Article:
But Pennsylvania Attorney General Kathleen Kane said the investigation should not have taken three years. She said prosecutors made "crucial missteps" and only picked up the pace in the final year.
"The facts show an inexcusable lack of urgency in charging and stopping a serial child predator," Kane said in a statement.
Sandusky, the longtime assistant to Joe Paterno, Penn State's admired head coach, is currently serving 30 to 60 years for molesting boys he met through his Second Mile charity. Paterno, who was dismissed in 2011, died a few months later.
While Sandusky retired in 1999, he was given an emeritus title and still had an office at the university. There had been questions about his conduct for years and an investigation in 1998 that ended without charges being filed, but the investigation that led to his eventual arrest only began in 2009.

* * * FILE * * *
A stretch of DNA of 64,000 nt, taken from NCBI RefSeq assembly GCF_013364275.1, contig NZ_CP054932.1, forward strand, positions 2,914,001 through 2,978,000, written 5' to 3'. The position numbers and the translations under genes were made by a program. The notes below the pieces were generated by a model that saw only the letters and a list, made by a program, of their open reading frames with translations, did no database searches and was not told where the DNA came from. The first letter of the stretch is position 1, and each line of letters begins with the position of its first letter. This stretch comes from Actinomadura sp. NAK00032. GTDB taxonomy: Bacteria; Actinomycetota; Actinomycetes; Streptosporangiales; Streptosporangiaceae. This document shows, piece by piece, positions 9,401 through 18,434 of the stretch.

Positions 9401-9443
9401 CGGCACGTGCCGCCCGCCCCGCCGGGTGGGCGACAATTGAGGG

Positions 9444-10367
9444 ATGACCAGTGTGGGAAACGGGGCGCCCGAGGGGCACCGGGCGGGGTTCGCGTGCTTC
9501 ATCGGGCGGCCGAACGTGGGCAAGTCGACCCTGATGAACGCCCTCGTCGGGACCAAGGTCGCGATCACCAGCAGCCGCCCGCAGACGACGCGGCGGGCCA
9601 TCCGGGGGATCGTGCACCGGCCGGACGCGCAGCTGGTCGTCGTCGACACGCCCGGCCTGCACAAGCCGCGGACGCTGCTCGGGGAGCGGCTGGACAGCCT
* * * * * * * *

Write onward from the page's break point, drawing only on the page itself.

Tom Corbett, who was elected governor in 2010, was attorney general at the time. The report found "no direct evidence that electoral politics influenced any important decision made in the Sandusky investigation."
Geoffrey Moulton, a law professor who formerly served as a federal prosecutor, spent 16 months preparing the report. He questioned why the Pennsylvania Attorney General's Office waited until December 2010 to subpoena records from Penn State and until February 2011 to search Sandusky's house.
Kane, a Democrat, was elected attorney general in 2012. She criticized Corbett's handling of the investigation during the campaign, suggesting the Republican governor put political considerations first.
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